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Meant to begin delivering NASA astronauts to the surface of the Moon as early as 2028, the agency hopes to base those lander operations on a thus far unbuilt space station orbiting the Moon with the support of its SLS rocket and Orion spacecraft.
This is actually a pretty big deal. https://t.co/P6LXAMXVJI
— Eric Berger (@SciGuySpace) February 11, 2019
SpaceX will submit a lunar lander design.
— Eric Berger (@SciGuySpace) February 11, 2019
Meant to build directly off of SLS/Orion, a NASA-designed rocket and spacecraft beset with at least three years of delays and billions of dollars in cost overruns, it’s unclear where SpaceX might fit into NASA’s latest modernized attempt at an Apollo Program 2.0. Alongside the 2017 cancellation of Crew Dragon’s propulsive landing program due in part to the likely cost of the certification burden NASA would have placed on the technology before allowing it to land astronauts, SpaceX also canceled Red Dragon (and thus Grey Dragon), a proposal to use a minimally modified version of Crew Dragon as an ad-hoc Mars lander and R&D testbed.
Aside from the likely cost of certifying propulsive Crew Dragon to NASA specifications, CEO Elon Musk also explained the program’s cancellation as a consequence of SpaceX’s far greater interest in what he described as “vastly bigger ship[s]” in July 2017. This translated into a presentation at IAC 2017 a few months later, where Musk revealed SpaceX’s updated design for a giant, fully-reusable launch vehicle meant to enable sustainable Mars colonization, known then as BFR. BFR has since been reconceptualized at least two more times, settling (at present) on a radical new approach said to rely heavily on stainless steel as a replacement for advanced carbon composites.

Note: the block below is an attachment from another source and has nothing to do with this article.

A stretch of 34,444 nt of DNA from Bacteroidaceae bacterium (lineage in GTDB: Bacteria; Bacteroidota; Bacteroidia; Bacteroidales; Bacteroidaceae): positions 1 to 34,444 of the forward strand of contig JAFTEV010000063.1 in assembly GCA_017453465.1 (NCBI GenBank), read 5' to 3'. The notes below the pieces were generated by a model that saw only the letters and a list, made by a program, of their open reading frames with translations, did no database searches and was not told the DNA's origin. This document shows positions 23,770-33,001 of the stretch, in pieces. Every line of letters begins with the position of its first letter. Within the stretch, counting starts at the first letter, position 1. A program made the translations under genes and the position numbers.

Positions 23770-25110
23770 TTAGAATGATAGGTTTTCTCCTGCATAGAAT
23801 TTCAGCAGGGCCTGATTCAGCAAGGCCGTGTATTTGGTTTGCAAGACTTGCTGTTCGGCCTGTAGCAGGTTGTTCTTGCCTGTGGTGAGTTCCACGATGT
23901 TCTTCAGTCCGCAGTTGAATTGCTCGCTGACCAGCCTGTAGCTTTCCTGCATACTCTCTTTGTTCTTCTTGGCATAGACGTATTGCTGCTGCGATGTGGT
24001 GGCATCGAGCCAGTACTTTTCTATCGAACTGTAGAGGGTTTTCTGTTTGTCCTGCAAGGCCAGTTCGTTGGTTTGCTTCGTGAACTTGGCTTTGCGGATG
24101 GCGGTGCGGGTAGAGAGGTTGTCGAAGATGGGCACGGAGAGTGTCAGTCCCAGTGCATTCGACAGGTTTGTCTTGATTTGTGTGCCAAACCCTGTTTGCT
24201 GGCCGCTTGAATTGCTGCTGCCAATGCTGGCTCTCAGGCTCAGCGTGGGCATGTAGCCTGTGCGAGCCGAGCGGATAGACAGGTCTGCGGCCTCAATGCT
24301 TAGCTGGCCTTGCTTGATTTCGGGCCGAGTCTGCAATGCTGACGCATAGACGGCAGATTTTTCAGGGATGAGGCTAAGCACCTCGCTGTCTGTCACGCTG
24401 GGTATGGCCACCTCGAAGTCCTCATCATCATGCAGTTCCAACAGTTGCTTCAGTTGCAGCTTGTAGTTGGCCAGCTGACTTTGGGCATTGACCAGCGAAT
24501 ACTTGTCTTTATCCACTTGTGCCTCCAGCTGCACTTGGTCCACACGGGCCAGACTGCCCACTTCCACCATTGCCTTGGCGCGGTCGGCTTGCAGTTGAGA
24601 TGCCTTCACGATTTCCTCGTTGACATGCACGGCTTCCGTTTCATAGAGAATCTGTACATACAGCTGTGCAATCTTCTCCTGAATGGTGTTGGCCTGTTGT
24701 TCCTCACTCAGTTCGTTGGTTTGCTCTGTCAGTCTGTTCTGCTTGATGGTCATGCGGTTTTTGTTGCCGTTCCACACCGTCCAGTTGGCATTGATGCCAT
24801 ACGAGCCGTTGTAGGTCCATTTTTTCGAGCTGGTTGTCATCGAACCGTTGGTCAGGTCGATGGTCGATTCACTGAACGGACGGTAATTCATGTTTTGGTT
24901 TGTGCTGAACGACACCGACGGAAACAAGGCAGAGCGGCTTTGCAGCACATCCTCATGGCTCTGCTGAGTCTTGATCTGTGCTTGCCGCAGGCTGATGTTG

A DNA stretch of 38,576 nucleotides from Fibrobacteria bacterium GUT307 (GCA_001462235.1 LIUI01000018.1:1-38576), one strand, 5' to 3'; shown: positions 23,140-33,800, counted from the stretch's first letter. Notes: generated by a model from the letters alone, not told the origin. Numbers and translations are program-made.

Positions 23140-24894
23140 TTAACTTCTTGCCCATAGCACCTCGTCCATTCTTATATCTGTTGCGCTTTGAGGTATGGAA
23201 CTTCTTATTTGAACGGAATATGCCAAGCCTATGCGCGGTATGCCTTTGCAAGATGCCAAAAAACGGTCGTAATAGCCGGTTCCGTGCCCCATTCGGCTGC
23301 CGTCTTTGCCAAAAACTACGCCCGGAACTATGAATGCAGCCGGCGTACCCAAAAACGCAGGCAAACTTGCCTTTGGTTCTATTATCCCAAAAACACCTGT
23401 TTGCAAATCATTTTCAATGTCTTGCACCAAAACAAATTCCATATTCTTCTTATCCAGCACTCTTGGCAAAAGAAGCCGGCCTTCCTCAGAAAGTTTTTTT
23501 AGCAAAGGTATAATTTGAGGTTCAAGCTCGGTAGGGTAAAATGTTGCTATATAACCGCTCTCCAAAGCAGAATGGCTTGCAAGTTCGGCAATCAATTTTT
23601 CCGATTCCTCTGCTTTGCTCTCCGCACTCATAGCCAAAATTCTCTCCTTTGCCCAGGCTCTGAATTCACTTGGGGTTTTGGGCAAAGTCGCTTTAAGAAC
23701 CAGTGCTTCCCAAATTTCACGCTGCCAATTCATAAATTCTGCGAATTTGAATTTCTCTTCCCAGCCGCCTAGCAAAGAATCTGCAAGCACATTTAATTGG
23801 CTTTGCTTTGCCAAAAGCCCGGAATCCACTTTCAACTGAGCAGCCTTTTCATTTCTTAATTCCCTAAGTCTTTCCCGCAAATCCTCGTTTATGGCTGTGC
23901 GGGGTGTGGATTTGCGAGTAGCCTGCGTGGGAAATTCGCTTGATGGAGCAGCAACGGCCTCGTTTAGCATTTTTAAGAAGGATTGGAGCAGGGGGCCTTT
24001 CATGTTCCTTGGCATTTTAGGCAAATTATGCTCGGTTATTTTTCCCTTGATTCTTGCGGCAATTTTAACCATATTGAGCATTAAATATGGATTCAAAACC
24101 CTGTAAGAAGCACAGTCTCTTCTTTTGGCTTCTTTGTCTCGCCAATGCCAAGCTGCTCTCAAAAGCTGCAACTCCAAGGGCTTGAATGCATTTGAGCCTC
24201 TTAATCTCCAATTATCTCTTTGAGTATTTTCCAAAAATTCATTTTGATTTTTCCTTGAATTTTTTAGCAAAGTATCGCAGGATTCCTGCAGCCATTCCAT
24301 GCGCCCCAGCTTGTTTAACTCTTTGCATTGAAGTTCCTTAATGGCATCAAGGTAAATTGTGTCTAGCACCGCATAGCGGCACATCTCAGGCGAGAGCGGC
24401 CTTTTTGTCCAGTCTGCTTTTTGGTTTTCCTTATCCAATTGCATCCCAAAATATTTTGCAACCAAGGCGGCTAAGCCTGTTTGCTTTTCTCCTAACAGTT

Initially making one 200 metric ton thrust engine common across ship & booster to reach the moon as fast as possible. Next versions will split to vacuum-optimized (380+ sec Isp) & sea-level thrust optimized (~250 ton).
— Elon Musk (@elonmusk) February 1, 2019
In the second half of 2018 and the first few months of 2019, the SpaceX CEO’s BFR (now Starship/Super Heavy) narrative has noticeably diverged from a largely exclusive focus on Mars to include a new interest (be it genuine or out of convenience) in the Moon. Most notably, Musk stated in January and February 2019 that SpaceX’s single-minded goal for BFR was now “to reach the moon as fast as possible”. In response to a question about SpaceX’s intentions for the first few orbital BFR (Starship) launches, Musk also replied, “Moon first, Mars as soon as the planets align”.